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- This much-anticipated revision, written by the ultimate groupof top security experts in the world, features 40 percent newcontent on how to find security holes in any operating system orapplication
- New material addresses the many new exploitation techniquesthat have been discovered since the first edition, includingattacking "unbreakable" software packages such as McAfee'sEntercept, Mac OS X, XP, Office 2003, and Vista
- Also features the first-ever published information onexploiting Cisco's IOS, with content that has never before beenexplored
- The companion Web site features downloadable code files
|Edition description:||Revised Edition|
|Product dimensions:||7.00(w) x 9.20(h) x 1.60(d)|
About the Author
Chris Anley is a founder and director of NGSSoftware, asecurity software, consultancy, and research company based inLondon, England. He is actively involved in vulnerability researchand has discovered security flaws in a wide variety of platformsincluding Microsoft Windows, Oracle, SQL Server, IBM DB2, SybaseASE, MySQL, and PGP.
John Heasman is the Director of Research at NGSSoftware.He is a prolific security researcher and has published manysecurity advisories in enterprise level software. He has aparticular interest in rootkits and has authored papers on malwarepersistence via device firmware and the BIOS. He is also aco-author of The Database Hacker’s Handbook: DefendingDatabase Servers (Wiley 2005).
Felix “FX” Linder leads SABRE Labs GmbH, aBerlin-based professional consulting company specializing insecurity analysis, system design creation, and verification work.Felix looks back at 18 years of programming and over a decade ofcomputer security consulting for enterprise, carrier, and softwarevendor clients. This experience allows him to rapidly dive intocomplex systems and evaluate them from a security and robustnesspoint of view, even in atypical scenarios and on arcane platforms.In his spare time, FX works with his friends from the Phenoelithacking group on different topics, which have included Cisco IOS,SAP, HP printers, and RIM BlackBerry in the past.
Gerardo Richarte has been doing reverse engineering andexploit development for more than 15 years non-stop. In the past 10years he helped build the technical arm of Core SecurityTechnologies, where he works today. His current duties includedeveloping exploits for Core IMPACT, researching new exploitationtechniques and other low-level subjects, helping other exploitwriters when things get hairy, and teaching internal and externalclasses on assembly and exploit writing. As result of his researchand as a humble thank you to the community, he has published sometechnical papers and open source projects, presented in a fewconferences, and released part of his training material. He reallyenjoys solving tough problems and reverse engineering any piece ofcode that falls in his reach just for the fun of doing it.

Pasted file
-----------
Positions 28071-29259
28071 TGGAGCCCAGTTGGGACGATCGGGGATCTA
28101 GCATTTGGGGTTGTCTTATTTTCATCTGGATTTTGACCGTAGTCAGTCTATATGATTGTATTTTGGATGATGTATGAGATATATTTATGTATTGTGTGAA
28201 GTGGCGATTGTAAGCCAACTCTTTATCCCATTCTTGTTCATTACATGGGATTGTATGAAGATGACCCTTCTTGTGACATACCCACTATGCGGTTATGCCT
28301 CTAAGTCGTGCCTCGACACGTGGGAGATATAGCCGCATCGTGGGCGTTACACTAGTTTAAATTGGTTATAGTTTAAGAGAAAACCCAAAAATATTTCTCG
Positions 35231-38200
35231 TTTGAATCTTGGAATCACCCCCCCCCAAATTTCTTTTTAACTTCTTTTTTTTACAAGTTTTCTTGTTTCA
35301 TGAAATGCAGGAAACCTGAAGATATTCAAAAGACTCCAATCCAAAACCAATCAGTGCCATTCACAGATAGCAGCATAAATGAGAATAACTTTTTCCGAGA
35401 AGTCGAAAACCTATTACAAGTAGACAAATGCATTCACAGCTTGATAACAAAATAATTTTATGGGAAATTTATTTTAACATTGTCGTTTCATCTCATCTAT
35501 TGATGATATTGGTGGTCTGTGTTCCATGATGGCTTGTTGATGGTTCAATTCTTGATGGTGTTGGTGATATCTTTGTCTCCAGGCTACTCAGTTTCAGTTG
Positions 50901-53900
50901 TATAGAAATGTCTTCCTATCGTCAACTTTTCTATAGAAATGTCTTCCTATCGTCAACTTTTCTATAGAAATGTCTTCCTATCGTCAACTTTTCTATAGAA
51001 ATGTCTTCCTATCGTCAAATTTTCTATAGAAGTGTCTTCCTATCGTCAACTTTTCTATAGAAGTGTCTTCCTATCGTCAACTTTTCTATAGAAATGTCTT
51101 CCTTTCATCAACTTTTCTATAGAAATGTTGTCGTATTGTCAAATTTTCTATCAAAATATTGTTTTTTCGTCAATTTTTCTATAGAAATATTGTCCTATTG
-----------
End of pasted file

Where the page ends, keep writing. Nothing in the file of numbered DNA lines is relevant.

Table of Contents
About the Authors.
Introduction to the Second Edition.
Part I: Introduction to Exploitation: Linux on x86.
Chapter 1: Before You Begin.
Chapter 2: Stack Overflows.
Chapter 3: Shellcode.
Chapter 4: Introduction to Format String Bugs.
Chapter 5: Introduction to Heap Overflows.
Part II: Other Platforms—Windows, Solaris, OS/X, andCisco.
Chapter 6: The Wild World of Windows.
Chapter 7: Windows Shellcode.
Chapter 8: Windows Overflows.
Chapter 9: Overcoming Filters.
Chapter 10: Introduction to Solaris Exploitation.
Chapter 11: Advanced Solaris Exploitation.
Chapter 12: OS X Shellcode.
Chapter 13: Cisco IOS Exploitation.
Chapter 14: Protection Mechanisms.
Part III: Vulnerability Discovery.
Chapter 15: Establishing a Working Environment.
Chapter 16: Fault Injection.
Chapter 17: The Art of Fuzzing.
Chapter 18: Source Code Auditing: Finding Vulnerabilities inC-Based Languages.
Chapter 19: Instrumented Investigation: A Manual Approach.
Chapter 20: Tracing for Vulnerabilities.
Chapter 21: Binary Auditing: Hacking Closed Source Software.
Part IV: Advanced Materials.
Chapter 22: Alternative Payload Strategies.
Chapter 23: Writing Exploits that Work in the Wild.
Chapter 24: Attacking Database Software.
Chapter 25: Unix Kernel Overflows.
Chapter 26: Exploiting Unix Kernel Vulnerabilities.
Chapter 27: Hacking the Windows Kernel.